Volia! A near disaster prevented! Delicious jam, slow cooked outside for the neighbours to smell. 
Some final notes: It took about an hour to set, then I jared it up and put in the already going waterbath for ten minutes.

How to Can a Bushel of Peaches in 7 hours with Some Swearing, a New Pot and 29 Jars

Friday, September 2nd, 2011

As mentioned in last week’s peach lemonade post and in our #canning play by play on twitter, we spent most of last Tuesday turning 1 bushel of gorgeous, perfect, marvellous Red Haven Ontario peaches from BizjakFarms into 29 jars of assorted canning goodness.  

I feel like this post is a little late as once I actually got a bushel of peaches into jars I was sort of done with the whole thing for a few days. There was some swearing and lessons learned but I think I’m ready to share now.

First things First, we went to the Leslieville Farmer’s Market to eat croissants and the last of our Monteforte CSA cheese curds.  I then moved on to driving the poor peach guys crazy with distracting chit chat and placed an order for a bushel of freestones (lessons from Well Preserved on this one) to be picked up the following week. I think half of twitter was at the market that day.

The next week rolled around. We went back, obtained a ridiculous amount of peaches, fed some to the babies, let everybody take some photos and then got  Ryan and Andrew to carry them to the car while I went & got more cheese curds.

So after eating a dozen and taking about 2000 photos it was time to get cracking. Or smashing as its now known. 

Growing up, canning peaches was one of the few “old fashioned” canning activities my mother did. In fact she has 4 pages of scribbly notes about it which is the 1980’s equivalent to blogging.  I bet there are photos too. I have fond memories of eating these and admiring them in their jars.

Our objective was to can peaches to eat all winter. It’s my seasonal depression defence strategy. Let me tell you, when you bite into a Niagara Peach in the middle of February life is good.

Really it’s simple and once we got going things moved smoothly. 
Start by preparing all your jars; we did this the night before. Dallas has a good run down of safe canning practices on her post about her easy-peasy co-opertive peaches.  We used 2 dozen 1 litre wide mouth Jars.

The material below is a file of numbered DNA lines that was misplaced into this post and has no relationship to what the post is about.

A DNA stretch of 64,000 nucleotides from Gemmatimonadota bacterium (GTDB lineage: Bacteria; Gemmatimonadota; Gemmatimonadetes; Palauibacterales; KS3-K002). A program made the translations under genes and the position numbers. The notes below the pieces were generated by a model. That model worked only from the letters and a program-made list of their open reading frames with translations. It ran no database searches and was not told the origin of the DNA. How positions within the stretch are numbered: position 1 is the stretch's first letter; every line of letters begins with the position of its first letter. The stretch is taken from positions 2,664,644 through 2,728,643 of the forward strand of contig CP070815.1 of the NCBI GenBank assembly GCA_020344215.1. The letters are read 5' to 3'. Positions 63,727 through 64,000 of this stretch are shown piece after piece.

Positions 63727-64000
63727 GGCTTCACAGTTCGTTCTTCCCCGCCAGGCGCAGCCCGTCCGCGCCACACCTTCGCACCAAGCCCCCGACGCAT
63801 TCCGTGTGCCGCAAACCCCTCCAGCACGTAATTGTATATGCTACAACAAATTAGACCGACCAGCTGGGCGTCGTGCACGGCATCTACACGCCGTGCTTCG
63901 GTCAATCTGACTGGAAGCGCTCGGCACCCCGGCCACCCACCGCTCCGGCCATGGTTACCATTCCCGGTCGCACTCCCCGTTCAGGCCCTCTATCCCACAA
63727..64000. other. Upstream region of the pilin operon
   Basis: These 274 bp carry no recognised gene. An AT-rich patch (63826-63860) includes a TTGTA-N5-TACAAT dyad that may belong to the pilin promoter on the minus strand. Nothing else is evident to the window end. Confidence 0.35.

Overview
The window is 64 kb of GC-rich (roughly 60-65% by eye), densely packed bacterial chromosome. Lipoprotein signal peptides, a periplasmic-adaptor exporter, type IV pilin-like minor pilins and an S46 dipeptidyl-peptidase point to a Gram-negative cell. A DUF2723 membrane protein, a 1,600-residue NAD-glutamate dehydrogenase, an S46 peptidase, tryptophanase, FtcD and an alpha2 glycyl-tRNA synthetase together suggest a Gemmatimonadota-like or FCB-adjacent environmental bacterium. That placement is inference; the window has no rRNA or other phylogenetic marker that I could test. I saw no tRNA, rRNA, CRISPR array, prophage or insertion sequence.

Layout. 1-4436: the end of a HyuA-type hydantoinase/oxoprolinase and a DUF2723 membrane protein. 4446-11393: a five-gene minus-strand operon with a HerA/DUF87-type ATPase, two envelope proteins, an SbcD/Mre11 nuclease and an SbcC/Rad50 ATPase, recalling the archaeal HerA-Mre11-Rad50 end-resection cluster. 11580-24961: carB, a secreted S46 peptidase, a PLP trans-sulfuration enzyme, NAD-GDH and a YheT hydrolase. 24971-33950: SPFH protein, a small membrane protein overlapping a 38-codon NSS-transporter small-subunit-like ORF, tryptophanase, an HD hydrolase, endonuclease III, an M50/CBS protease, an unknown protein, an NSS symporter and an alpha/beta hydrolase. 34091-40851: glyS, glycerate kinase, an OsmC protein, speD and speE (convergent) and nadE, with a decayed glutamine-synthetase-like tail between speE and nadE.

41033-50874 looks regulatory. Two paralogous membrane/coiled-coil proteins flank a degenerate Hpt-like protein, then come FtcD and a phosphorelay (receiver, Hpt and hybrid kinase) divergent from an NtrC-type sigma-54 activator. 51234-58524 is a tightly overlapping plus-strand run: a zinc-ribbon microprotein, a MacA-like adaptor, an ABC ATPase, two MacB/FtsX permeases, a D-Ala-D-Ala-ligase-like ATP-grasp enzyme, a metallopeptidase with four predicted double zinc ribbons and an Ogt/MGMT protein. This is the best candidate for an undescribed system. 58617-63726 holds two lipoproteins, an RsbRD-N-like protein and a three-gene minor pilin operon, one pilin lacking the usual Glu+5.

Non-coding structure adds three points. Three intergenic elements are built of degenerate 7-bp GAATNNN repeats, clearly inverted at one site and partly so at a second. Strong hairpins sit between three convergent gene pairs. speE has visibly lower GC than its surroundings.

Next make up a light syrup of 
1 part sugar to 2 parts water.  We used the organic stuff in a carton so it has a darker colour which really looks nice with peaches.  I think we used 4 cartons, something like 16 cups of sugar by the end of the day. We made a big pot on fairly low heat and kept adding to it as needed. Just keep to the ratio and you’re fine. 

You want to wash your peaches really well.  These were low spray peaches as organic are really hard to find especially in bulk. You want to wash off the fuzz and the pesticides. Peaches are always up there on the dirty dozen.


Peel (we’ll get back to this)
Cut (we did some halves and some quarters)
As you cut the peaches, sprinkle lemon juice on them to prevent browning.
We processed for 25 minutes but processing times will depend on where you live and the size of your jars.

Blanching and Peeling was a total disaster, greatly reducing the yield and quickly raising the panic level. These perfect lovely peaches were crumbling in my hands.

2 large baskets were reduced to 7 litres of uglyfrustrating peaches.  We quickly movedon to not blanching or peeling, leaving some in halves, some in quarters and had great results.  I will never ever peel another peach and haven’t a clue why all the instructions and recipes I looked at were all peeling peaches.  What a mess.

Our other near-disaster was not having a large enough pot. I have canned many things but never used the giant jars before; so there I was, with hot peaches in hot jars and Ryan running out to buy a bigger pot.  I love my new giant pot.

All in all, we have some lovely peaches and learnt some valuable lessons; always make sure you have a big enough pot (this is a lesson is optimism perhaps?) and never-ever-no-way-no-how bother with blanching or peeling your peaches; especially when there are approximately 120 of them.

PS these were the last 4 peach halves and we were out of jars so this is 1 peach in one jar.  I think they’re for lunch.

Peach Lemonade For Alanna {or When Peaches & Lemons Combine}

Tuesday, August 23rd, 2011
So we spent 7 hours on Tuesday turning 1 bushel of gorgeous, perfect, marvellous Red Haven Ontario peaches from Bizjak Farms into 29 jars of pure canning goodness.  
Then the thirst struck, quickly followed by one of those brief moments of genius, pure peach genius.
What you want to do is take Monday’s Real Lemon Lemonade but instead of using the simple syrup,
USE THE LEFTOVER PEACHY SYRUP!  Yes I’m yelling. Take the syrup that has had lovely sliced Ontario peaches soaking in it all day and make lemonade; Peach Lemonade. You know that syrup that’s left over in the bottom of the pan.  You’ll thank me. Once again, it’s even better out of a jar.
If this is as exciting to you as it is to me you’ll need to read how Well Preserved cleans their jam jars.  I highly recommend it.

PS Alanna, I’m bringing this to your house tonight. Also we are up too late and  have had waaaay to much sugar.